Securities

  • October 13, 2017

    Utah Man To Pay $9.1M To Settle SEC's Fraud Claims

    A Utah man has agreed to cough up more than $9.1 million to the U.S. Securities and Exchange Commission to settle the agency’s claims that he and his now-defunct company Silverleaf Financial LLC duped investors out of money raised to purchase defaulted loans on property in Florida and Colorado.

  • October 13, 2017

    Insulet Hit With Derivative Suit Over Lack Of Disclosure

    Executives at Insulet Corp., a manufacturer of insulin pumps, misrepresented the success of a new-product rollout, ultimately causing shares of the company to plunge, a shareholder claimed in a derivative suit filed Friday in Massachusetts federal court.

  • October 13, 2017

    BNY Mellon Loses 2nd Bid To Toss Commerzbank's RMBS Suit

    A New York federal judge won’t rethink his decision to give a green light to some of Commerzbank AG’s claims in its suit over the Bank of New York Mellon’s alleged bungling of duties to a slew of residential mortgage-backed securities trusts and a collateralized debt obligation, saying Thursday that he applied the right legal standard.

  • October 13, 2017

    IRS To Take Deeper Look At Tax-Free Distributions

    The Internal Revenue Service said Friday it will increase its scrutiny of certain stock distributions, mergers and liquidations and has begun reconsidering related issues that the agency has ruled favorably on in the past.

  • October 13, 2017

    Revolving-Door Roundup: Cravath, Hughes Hubbard, Sidley

    September saw several U.S. Department of Justice attorneys make mid-career moves, including accomplished appellate attorneys who joined Sidley Austin LLP and DLA Piper, a former Foreign Corrupt Practices Act enforcer who headed to Hughes Hubbard & Reed LLP, and the rare lateral hire of an ex-prosecutor by Cravath Swaine & Moore LLP.

  • October 12, 2017

    FERC, Barclays To End Fight Over $453M Manipulation Penalty

    The Federal Energy Regulatory Commission and Barclays PLC have brokered a settlement ending the banking giant's fight against the agency's bid to impose $453 million in market manipulation penalties, according to records filed in California federal court Thursday.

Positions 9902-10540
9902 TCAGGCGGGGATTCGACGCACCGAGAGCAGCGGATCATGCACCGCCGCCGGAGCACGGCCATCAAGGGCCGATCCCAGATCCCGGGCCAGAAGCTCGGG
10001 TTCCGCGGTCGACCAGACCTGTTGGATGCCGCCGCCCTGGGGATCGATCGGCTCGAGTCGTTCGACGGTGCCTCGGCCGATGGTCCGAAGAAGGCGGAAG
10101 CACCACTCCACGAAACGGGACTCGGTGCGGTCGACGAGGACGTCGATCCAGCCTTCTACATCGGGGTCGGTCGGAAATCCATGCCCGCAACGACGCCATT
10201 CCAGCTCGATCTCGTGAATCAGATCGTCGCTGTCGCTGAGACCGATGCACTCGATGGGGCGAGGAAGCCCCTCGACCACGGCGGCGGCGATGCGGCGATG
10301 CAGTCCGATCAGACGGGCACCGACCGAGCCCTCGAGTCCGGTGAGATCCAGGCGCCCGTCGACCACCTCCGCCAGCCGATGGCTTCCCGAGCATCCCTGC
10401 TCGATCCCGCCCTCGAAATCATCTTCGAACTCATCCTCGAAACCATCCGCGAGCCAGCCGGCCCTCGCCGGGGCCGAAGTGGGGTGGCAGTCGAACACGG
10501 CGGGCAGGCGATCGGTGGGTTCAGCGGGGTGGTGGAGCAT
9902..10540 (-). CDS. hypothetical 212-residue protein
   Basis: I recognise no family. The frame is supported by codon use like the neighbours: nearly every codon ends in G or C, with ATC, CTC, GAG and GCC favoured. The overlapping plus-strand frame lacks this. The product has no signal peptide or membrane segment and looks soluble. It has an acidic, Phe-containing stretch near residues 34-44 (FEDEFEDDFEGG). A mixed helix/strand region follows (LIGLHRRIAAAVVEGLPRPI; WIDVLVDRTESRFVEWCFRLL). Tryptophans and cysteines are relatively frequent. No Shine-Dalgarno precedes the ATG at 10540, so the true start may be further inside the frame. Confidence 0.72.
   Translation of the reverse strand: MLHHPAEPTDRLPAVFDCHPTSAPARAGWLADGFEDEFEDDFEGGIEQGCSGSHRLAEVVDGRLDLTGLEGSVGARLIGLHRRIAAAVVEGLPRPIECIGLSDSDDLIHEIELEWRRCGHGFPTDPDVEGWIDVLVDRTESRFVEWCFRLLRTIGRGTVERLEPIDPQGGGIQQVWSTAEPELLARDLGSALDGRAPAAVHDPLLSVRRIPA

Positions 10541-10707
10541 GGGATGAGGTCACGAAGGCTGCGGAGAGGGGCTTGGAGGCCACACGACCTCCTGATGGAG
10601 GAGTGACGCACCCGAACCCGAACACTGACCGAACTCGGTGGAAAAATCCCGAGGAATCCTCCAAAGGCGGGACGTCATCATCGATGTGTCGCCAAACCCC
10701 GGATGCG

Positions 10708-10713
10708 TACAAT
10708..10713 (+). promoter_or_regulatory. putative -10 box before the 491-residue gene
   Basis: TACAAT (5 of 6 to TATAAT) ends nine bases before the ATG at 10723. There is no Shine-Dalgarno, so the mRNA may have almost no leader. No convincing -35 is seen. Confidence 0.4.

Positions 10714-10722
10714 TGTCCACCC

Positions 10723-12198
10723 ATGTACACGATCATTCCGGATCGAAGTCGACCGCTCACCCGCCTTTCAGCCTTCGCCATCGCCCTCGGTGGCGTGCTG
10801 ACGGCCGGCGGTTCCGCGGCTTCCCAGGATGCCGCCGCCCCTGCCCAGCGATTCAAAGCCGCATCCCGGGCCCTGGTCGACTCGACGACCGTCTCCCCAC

• October 12, 2017

    Deputy AG Vows Policy Review In Lieu Of ‘Rosenstein Memo’

    Deputy Attorney General Rod Rosenstein recently said he aims not to be remembered for a single memo but instead will embark on a wide-ranging review of corporate charging policies with the input of corporate and other stakeholders, an effort experts say may bring a reboot.

  • October 12, 2017

    CFTC Says 3 Men Raised $3.1M In Commodity Pool Fraud

    The U.S. Commodity Futures Trading Commission said Wednesday that it has sued three men in California federal court over an alleged fraud that took in more than $3.1 million from dozens of investors in two commodity pools, accusing the men of fraudulent solicitation, misappropriation, fabricating records and other misconduct.

  • October 12, 2017

    Ex-HSBC Exec Defends Actions Over $3.5B Forex Deal

    A former HSBC foreign currency exchange executive took the witness stand in his own defense for a second day on Thursday in Brooklyn federal court, giving jurors his own version of events surrounding a $3.5 billion forex deal for oil and gas developer Cairn Energy PLC that prosecutors claim was fraudulent.

  • October 12, 2017

    Boston PE Fund Sues 2 Cos. For Diluting Securities, Fraud

    Boston-based Auctus Private Equity Fund LLC filed lawsuits against two companies in Massachusetts federal court on Wednesday, accusing both of breaches of contract involving default events that affected the fund’s securities purchase agreements with them.

  • October 12, 2017

    UK Ex-Traders Have Info They Need On Charges, Judge Says

    A New York federal judge said Thursday the government doesn’t need to hand over any more trading data than it has already promised to three British former foreign exchange traders scheduled to go on trial for conspiring to fix the price of U.S. dollars and euros in the foreign currency exchange spot market.